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1642NYTimes.com Article: Clifford Possum, a Painter of Aboriginal Masterworks, Dies

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  • ann.popplestone@tri-c.cc.oh.us
    Jul 1 9:48 AM
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      Clifford Possum, a Painter of Aboriginal Masterworks, Dies

      June 30, 2002
      By JOHN SHAW

      SYDNEY, Australia, June 29 - Clifford Possum, who painted
      some of the masterpieces of Australian aboriginal art, died
      on June 21 in Alice Springs in the Australian desert, an
      ancient landscape he depicted in the mythical terms central
      to his heritage. He was about 70, art historians said.

      In accordance with tribal tradition, details of his death,
      the long illness that preceded it and his exact age were
      not disclosed by his family.

      Mr. Possum, known among the Ammatyerre people as Kumuntjayi
      Tjapaltjarri, was the first Australian aboriginal artist to
      gain international recognition. He cleared the paths to
      artistic and economic success that many indigenous painters
      have followed since the 1970's by invoking sources and
      spiritual beliefs thought to be many thousands of years

      Since 1974, Mr. Possum's paintings, mixing symbolism and
      abstraction, have been shown in solo and group exhibitions
      and sold to major galleries and collections in Australia,
      the United States, Europe and Asia.

      His work had its first public exhibition in the United
      States in 1980, in Los Angeles. His first major New York
      exhibition was in a group show at the Asia Society in 1988.

      In the United States, his work is in the collections of the
      Kelton Foundation in Santa Monica, Calif., the Lowe Art
      Museum at the University of Miami, and the Pacific Asia
      Museum in Los Angeles.

      On June 24, five of his works were sold in Melbourne at
      Sotheby's Australia for more than $20,000 each; one,
      "Love-Sun Dreaming," was bought by private collectors for

      The record auction price for a Possum painting is $68,000,
      paid by an Australian public gallery last year for one of
      his earliest works, a 1972 landscape. At the time he
      painted it, some of his depictions of what is known as the
      Dreaming, a legendary time akin to creation or Genesis in
      other cultures, were selling for less than $50.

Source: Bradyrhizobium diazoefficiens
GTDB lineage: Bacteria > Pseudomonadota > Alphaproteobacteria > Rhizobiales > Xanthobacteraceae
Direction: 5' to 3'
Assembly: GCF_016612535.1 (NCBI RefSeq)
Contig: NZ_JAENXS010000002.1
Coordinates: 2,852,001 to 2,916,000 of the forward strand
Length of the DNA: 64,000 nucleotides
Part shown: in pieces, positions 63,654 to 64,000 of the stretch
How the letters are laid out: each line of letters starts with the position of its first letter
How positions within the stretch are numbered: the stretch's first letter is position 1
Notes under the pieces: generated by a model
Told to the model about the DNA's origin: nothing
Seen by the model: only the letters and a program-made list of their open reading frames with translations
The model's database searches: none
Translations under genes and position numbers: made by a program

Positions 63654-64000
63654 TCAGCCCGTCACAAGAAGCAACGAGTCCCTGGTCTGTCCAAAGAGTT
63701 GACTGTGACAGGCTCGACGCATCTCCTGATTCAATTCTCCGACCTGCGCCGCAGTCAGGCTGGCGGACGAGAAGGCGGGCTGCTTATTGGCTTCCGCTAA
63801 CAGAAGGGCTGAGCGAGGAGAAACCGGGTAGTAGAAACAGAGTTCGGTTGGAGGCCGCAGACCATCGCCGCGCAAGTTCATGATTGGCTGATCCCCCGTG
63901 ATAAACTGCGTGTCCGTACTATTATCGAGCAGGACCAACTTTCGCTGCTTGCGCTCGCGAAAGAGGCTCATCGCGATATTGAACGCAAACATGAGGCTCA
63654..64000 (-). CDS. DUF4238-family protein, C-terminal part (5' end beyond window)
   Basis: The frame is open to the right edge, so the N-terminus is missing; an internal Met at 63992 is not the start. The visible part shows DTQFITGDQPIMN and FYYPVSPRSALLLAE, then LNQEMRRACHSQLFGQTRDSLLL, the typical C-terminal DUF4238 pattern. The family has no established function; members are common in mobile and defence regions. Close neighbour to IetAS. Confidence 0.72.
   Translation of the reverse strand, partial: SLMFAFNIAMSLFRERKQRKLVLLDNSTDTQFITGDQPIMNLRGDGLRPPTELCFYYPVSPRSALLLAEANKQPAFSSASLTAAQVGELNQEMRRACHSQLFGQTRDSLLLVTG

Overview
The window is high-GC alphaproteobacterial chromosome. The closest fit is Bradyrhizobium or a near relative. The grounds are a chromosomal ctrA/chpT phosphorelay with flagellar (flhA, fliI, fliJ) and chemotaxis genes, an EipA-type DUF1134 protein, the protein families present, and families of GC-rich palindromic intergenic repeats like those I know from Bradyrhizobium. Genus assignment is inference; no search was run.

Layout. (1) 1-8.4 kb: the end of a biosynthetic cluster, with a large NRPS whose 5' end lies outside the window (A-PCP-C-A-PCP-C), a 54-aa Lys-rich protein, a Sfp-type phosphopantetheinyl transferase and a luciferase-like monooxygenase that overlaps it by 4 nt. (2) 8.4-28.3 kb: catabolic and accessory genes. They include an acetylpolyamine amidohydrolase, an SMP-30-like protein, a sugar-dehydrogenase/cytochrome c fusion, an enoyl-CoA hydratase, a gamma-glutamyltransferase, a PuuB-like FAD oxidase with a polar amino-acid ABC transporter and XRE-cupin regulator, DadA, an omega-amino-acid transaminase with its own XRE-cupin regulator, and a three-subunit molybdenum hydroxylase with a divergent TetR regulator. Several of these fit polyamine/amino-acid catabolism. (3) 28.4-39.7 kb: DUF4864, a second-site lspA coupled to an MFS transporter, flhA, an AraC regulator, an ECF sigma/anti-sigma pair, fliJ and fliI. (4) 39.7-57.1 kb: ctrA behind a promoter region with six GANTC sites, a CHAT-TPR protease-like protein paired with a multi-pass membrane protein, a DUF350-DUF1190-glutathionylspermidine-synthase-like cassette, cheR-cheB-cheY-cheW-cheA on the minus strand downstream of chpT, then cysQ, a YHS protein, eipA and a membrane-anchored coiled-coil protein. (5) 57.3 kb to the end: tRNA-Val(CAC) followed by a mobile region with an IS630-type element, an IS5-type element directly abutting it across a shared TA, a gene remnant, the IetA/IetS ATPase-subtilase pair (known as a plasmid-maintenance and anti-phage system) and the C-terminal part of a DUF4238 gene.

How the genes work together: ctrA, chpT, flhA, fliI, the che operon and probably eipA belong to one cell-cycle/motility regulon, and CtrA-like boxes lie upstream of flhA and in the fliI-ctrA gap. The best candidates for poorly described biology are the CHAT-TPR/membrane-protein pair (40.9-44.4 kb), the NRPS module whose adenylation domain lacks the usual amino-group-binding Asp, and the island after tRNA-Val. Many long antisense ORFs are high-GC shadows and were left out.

Although works by other aboriginal artists have sold for
      much higher prices, Mr. Possum essentially made them

      Art historians here trace his birth to about 1932 in a
      desert tribal community that was making a difficult
      transition from nomadism.

      Mr. Possum, who adopted that name for nontribal use after a
      stay in the 1940's at a Christian mission where he was
      nursed for malnutrition, began painting after 15 years of
      work on a cattle ranch. Earlier, he had shown skill at
      carving snakes and lizards in wood.

      At Papunya, a remote government settlement for the desert
      people, a teacher, Geoffrey Bordon, encouraged aborigines
      to counter feelings of alienation by recording traditional
      images and themes in modern media, like acrylic paint on
      hardboard and later on canvas. This was the cradle of the
      Desert Painters movement in aboriginal art. In 1971 the
      artists formed a cooperative; Mr. Possum was chairman for
      10 years.

      Dr. Vivien Johnson, a historian of indigenous art at
      Macquarie University in Sydney, wrote that Mr. Possum
      quickly showed himself to be "an accomplished and inventive
      artist, an exponent of striking multilayered visual
      effects, meticulously rendered."

      Tim Klingender, director of the indigenous art department
      of Sotheby's Australia, said that many collectors and
      galleries rated Mr. Possum "high in the pantheon of
      aboriginal painters" for his "innovative visual language
      and complex narratives of myths."

      In June, the Australian government awarded Mr. Possum the
      Order of Australia medal for his service to the art
      movement and to the indigenous people.

      Manipulative art dealers and forgers, one of whom was
      convicted, marred his later years. He also experienced
      personal problems after moving from his desert community in
      1985 to the bustling township of Alice Springs.

      Critics and collectors rate his numerous works since the
      1980's below his achievements in the 70's, and his scarcer
      earlier canvases draw higher prices.

      Mr. Klingender estimated that several such works in private
      American collections would bring about $500,000 each if
      sold at auction now.

      Mr. Possum's survivors include two daughters, Gabriella and
      Michelle; a son, Lionel; and 11 grandchildren.


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